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XVI International Conference on Computational Methods in Water Resources (CMWR-XVI) Ingeniørhuset

An Integrated Media, Integrated Processes Watershed Model – WASH123D: Part 8 – Reactive Chemical Transport in Subsurface Media
Paper
Author:Fan Zhang <zhangf@ornl.gov> (Oak Ridge National Laboratory, USA)
Gour-Tsyh Yeh <gyeh@mail.ucf.edu> (2Dept of Civil and Environ. Eng., Univ. of Central Florida)
Jack Parker <parkerjc@ornl.gov> (Oak Ridge National Laboratory, USA)
Scott Brooks <brookssc@ornl.gov> (Oak Ridge National Laboratory, USA)
Molly Pace <pacem@ornl.gov> (Oak Ridge National Laboratory, USA)
Young-Jin Kim <kimy1@ornl.gov> (Oak Ridge National Laboratory, USA)
Philip Jardine <jardinepm@ornl.gov> (Oak Ridge National Laboratory, USA)
Presenter:Fan Zhang <zhangf@ornl.gov> (Oak Ridge National Laboratory, USA)
Date: 2006-06-18     Track: General Sessions     Session: General
DOI:10.4122/1.1000000716
DOI:10.4122/1.1000000717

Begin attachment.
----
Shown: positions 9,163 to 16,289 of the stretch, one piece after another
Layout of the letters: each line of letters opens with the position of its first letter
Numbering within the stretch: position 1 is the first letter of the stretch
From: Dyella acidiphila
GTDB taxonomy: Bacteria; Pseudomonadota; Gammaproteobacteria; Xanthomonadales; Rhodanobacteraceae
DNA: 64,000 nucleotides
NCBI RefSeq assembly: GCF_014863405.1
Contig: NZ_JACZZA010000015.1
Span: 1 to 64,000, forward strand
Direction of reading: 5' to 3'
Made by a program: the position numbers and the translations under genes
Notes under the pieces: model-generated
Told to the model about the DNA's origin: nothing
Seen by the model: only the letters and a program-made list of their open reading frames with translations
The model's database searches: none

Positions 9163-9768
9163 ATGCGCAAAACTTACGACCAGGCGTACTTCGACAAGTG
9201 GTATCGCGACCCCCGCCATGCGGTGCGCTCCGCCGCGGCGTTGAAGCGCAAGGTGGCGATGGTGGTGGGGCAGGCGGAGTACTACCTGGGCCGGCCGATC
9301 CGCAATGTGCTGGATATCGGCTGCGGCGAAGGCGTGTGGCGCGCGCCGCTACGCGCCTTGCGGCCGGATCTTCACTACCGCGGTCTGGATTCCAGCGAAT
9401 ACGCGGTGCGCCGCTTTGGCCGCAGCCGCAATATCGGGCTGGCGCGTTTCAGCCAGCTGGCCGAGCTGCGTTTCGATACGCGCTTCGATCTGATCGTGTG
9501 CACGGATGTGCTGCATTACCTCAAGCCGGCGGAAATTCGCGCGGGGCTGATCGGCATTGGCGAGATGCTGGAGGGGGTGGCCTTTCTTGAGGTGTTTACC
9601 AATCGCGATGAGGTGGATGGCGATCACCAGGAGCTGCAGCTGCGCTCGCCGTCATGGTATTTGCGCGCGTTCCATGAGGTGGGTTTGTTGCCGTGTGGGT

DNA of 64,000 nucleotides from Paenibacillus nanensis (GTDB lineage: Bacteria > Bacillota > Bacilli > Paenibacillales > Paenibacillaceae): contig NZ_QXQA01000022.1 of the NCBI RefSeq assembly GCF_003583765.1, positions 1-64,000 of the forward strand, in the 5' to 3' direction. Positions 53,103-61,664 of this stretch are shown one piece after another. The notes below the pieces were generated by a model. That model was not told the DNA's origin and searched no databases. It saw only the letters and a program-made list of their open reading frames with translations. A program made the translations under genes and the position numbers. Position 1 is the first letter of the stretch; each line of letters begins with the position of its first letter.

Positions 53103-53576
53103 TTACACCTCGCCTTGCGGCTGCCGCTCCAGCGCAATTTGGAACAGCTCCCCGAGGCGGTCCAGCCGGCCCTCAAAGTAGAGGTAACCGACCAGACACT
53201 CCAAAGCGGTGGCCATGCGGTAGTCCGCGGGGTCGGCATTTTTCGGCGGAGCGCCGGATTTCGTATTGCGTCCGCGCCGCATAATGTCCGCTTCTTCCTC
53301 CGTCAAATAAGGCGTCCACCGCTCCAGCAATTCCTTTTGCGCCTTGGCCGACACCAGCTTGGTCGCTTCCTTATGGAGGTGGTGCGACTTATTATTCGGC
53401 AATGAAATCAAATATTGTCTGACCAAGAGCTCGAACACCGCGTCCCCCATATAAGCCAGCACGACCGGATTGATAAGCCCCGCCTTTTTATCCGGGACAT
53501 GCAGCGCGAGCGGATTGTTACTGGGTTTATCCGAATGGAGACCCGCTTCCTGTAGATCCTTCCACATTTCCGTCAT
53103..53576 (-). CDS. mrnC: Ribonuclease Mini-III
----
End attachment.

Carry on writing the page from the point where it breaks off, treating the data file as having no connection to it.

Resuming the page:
A watershed system includes river/stream networks, overland regions, and subsurface media. This paper presents a reaction-based numerical model of reactive chemical transport in subsurface media of watershed systems. Transport of M chemical species with a variety of chemical and physical processes is mathematically described by M partial differential equations (PDEs). Decomposition via Gauss-Jordan column reduction of the reaction network transforms M species reactive transport equations into M reaction extent-transport equations (a reaction extent is a linear combination of species concentrations), each involves one and the only one linearly independent reaction. Thus, the reactive transport problem is viewed from two different points of view. Descirbed with a species-transport equation, the transport of a species is balanced by a linear combinations of rates of all reactions. Described by a reaction extent-transport equation, the rate of a linear independent reaction is balanced by the transport of the linear combination of species. The later description facilitates the decoupling of fast reactions from slow reactions and circumvent the stiffness of reactive transport problems. This is so because the M reaction extent-transport equations can be approximated with three subsets of equations: NE algebraic equations describing NE fast reactions (where NE is the set of linearly independent fast/equilibrium reactions), NKI reactive transport equations of kinetic-variables involving no fast reactions (where NKI is the number of linearly independent slow/kinetic reactions), and NC transport equations of components involving no reaction at all (where NC = M – NE – NKI is the number of components). The elimination of fast reactions from reactive transport equations allows robust and efficient numerical integration. The model solves the PDEs of kinetic-variables and components rather than individual chemical species, which reduces the number of reactive transport equations and simplifies the reaction terms in the equations. Two validation examples involving simulations of uranium transport in soil columns are presented to evaluate the ability of the model to simulate reactive transport with reaction networks involving both kinetic and equilibrium reactions. A hypothetical three-dimensional example is presented to demonstrate the model application to a field-scale problem involving reactive transport with a complex reaction network.